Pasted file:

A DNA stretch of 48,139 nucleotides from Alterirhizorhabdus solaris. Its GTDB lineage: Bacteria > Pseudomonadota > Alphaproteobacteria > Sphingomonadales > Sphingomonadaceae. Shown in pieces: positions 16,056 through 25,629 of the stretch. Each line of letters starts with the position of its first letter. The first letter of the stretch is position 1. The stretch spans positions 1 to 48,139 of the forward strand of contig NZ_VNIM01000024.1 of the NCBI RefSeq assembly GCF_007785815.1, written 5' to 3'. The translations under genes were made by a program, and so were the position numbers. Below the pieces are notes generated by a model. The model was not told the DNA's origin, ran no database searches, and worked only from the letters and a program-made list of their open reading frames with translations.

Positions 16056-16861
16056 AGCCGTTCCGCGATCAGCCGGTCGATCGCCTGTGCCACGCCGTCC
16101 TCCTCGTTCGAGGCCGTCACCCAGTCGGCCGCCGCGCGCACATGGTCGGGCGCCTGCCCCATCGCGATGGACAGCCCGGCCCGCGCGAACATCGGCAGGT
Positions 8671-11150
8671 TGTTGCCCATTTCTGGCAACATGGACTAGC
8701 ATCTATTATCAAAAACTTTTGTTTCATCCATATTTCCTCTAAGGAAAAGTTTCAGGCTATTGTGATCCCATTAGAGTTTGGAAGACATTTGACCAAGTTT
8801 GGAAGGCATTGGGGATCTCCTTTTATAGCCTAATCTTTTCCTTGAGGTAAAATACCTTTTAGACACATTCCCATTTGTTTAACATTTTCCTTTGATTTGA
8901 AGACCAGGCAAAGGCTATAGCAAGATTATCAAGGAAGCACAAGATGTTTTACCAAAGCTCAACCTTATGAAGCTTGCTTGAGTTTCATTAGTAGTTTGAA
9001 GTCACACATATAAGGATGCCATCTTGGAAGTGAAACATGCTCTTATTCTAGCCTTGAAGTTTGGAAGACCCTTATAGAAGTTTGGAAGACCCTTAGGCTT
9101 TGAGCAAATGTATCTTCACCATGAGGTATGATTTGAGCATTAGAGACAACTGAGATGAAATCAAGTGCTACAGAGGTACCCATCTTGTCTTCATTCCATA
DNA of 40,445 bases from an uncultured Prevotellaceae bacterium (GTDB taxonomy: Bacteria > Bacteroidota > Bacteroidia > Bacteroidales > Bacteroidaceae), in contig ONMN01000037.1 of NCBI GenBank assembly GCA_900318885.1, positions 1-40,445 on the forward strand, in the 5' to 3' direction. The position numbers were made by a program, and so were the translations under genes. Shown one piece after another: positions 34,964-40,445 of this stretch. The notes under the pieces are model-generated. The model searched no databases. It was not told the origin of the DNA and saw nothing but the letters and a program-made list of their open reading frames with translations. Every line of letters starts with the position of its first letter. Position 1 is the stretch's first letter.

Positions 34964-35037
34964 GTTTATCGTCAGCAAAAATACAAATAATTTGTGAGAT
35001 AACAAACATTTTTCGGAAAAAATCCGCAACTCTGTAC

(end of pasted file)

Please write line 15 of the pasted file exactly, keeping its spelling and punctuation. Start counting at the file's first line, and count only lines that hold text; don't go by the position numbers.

35001 AACAAACATTTTTCGGAAAAAATCCGCAACTCTGTAC